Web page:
Precariously close


‘On Simmering Heath, a tailor was hanged. / Serves him right for making such a bad stab at it’. This satirical song commemorates the dangerous encounter between Franz Joseph I and the tailor Johann Libényi.

On Simmering Heath a tailor was hanged / Serves him right for making such a bad stab at it. / On Simmering Heath a tailor was hanged / With needle and eye, with scissors and thread. / On Simmering Heath a tailor was hanged / A lesson for all, he’s no longer alive. / And, people, listen, the wind is dropping, / If it had gone on blowing, the tailor wouldn’t be there any more.

Satirical song in Viennese dialect on the execution of Libényi.

“On 18 February 1853, I, Imperial Adjutant Count Maximilian O’Donell, was escorting the Emperor on a walk along the Kärtnertor Bastion, as on so many occasions. A small number of passers-by were also making use of the day and promenading along this bastion. At a short distance ahead of me I also saw Emperor Franz Joseph leaning against a balustrade. I was about to approach him when suddenly, from behind, a man with a knife in his hand rushed at him. After initial confusion I realised that the target of this man was the Emperor himself. I immediately ran to the Emperor and seized the attacker by the hand. But the dagger sped on downwards inexorably. Blood stained my glove. Another passer-by, the butcher Josef Ettenreich, as we later learned, prevented the attacker from stabbing the Emperor again. Whilst I held the miscreant at bay with my sabre, fortunately the Emperor straightened up again without having suffered any serious injury.”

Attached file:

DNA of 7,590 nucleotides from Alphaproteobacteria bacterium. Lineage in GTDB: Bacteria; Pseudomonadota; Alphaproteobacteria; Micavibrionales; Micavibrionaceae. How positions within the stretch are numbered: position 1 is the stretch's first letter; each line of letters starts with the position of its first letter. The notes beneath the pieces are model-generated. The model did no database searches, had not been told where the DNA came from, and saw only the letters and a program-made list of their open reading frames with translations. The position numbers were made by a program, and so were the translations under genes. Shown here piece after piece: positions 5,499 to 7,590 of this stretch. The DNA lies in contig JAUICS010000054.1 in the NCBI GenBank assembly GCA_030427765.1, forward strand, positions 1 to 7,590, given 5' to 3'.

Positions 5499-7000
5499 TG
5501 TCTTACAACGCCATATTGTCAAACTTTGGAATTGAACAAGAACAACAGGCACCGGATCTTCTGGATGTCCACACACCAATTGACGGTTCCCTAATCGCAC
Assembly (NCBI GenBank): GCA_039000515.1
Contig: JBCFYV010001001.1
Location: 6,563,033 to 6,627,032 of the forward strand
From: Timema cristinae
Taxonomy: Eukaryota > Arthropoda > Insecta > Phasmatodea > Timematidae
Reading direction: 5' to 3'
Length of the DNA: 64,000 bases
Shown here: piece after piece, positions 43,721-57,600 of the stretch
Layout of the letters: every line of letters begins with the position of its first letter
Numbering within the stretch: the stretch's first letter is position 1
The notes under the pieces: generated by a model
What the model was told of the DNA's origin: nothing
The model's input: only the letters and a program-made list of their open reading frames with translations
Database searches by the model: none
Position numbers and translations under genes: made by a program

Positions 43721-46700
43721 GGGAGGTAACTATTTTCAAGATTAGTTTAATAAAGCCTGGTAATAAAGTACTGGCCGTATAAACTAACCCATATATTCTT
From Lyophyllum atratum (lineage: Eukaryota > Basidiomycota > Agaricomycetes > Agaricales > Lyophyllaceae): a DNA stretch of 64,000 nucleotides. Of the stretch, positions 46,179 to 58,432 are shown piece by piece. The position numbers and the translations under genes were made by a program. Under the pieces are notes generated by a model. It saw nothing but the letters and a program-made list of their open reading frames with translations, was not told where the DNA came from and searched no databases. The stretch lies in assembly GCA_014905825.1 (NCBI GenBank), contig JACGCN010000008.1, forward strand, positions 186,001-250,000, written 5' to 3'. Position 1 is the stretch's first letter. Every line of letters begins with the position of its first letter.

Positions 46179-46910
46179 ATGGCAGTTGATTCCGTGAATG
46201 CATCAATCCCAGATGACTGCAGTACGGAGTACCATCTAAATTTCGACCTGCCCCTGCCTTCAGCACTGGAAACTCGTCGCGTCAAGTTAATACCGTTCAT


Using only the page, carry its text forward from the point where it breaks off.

Thus might Count Maximilian O’Donell’s eyewitness account of the attack on Emperor Franz Joseph have sounded.

The journeyman tailor Johann Libényi came precariously close to the Emperor on this particular day. The intervention of Count Maximilian O’Donell and Josef Ettenreich averted a fatal outcome. The motives for the attempted murder are still unclear. Conjecture as to the motive for the attack has ranged from the nationalities conflict (Libényi was Hungarian), to jealousy because of the attention the Emperor is alleged to have paid Libényi’s wife. The assassin was executed on Simmering Heath, as the following satirical song relates. The butcher Josef Ettenreich was given the title of nobility ‘von Ettenreich’. The emperor’s two saviours are immortalized in busts on the Heldenberg. To commemorate this fateful day the Votivkirche was erected in Vienna, paid for by donations given by citizens. The composer Johann Strauss the Younger also paid tribute to the failed attack with his opus 126, the ‘Kaiser-Franz-Joseph I.-Rettungs- Jubelmarsch’  (Jubilation March for the Deliverance of Emperor Franz Joseph I).

Anita Winkler